In addition to providing your bird with perches and toys, you will need to include food and water bowls. Avoiding placing the food and water bowls underneath any of the perches in the cage; otherwise, your bird’s droppings could contaminate its food supply. You can buy bird food and water bowls that are made to attach to the side of the cage so that they do not need to sit on the cage floor. Plan to spot clean your parakeet’s cage on a daily basis. You can clean it in its entirety about once a month.

Common Health Problems

In general, the plum-headed parakeet is a fairly healthy and hardy bird. However, you should be aware of signs of illness in your bird so that you can address it if necessary. A sick bird may have dull, unfocused eyes, rumpled or missing feathers, or discharge coming from its eyes, nose, or mouth. If you think your parakeet may be ill, pay attention to your bird’s breathing, eating, and drinking habits. Does its breathing appear more belabored? Is it eating less than usual? If the answer is yes, it is probably time to take your parakeet to the vet for a checkup.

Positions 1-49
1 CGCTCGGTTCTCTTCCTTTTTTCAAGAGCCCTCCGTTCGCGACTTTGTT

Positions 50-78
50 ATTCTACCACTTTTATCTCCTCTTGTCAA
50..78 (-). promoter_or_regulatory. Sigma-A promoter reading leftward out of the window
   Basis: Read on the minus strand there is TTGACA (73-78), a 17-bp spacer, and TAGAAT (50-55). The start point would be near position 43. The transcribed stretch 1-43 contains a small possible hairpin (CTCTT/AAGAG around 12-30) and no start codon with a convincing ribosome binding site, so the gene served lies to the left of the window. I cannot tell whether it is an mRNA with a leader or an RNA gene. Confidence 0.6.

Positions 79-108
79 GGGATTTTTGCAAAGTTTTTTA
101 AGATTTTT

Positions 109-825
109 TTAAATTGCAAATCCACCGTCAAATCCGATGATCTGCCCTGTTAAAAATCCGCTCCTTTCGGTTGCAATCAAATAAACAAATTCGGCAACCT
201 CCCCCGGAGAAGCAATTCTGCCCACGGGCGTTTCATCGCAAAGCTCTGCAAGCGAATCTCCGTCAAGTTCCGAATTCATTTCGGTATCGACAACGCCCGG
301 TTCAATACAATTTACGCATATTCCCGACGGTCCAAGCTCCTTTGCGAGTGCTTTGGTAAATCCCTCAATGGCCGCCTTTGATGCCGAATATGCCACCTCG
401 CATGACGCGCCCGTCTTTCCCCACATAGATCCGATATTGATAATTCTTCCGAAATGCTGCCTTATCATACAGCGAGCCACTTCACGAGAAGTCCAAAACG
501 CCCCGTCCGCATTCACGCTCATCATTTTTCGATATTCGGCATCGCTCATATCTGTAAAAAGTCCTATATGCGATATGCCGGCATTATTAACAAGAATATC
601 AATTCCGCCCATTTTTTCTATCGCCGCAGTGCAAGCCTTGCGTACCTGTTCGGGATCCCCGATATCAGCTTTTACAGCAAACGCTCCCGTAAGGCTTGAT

Below are some common health problems your plum-headed parakeet may be prone to developing:

  • Psittacosis
  • Polyomavirus
  • Sarcocystosis
  • Pneumonia
plum headed parakeet perching
Image By: Pushpasen Mistry, Shutterstock

Diet and Nutrition

Wild parakeets tend to eat primarily seeds and fruits. In captivity, you should plan on feeding your bird a quality pellet and seed mix that is formulated for parakeets. This way, you can make sure that your bird’s nutritional needs are satisfied. You don’t need to portion out your bird’s food; it will generally eat when it is hungry and stop when it’s full. You can expect your parakeet to eat around a tablespoon of food per day.

In addition to the pellet and seed mix, you can give your parakeet plenty of fresh fruits, lightly cooked vegetables, and grains such as millet as snacks. Be sure you understand which foods are not good for your parakeet to eat. Fruits and vegetables you should avoid include rhubarb, apple seeds, pear seeds, avocados, stone fruit pits.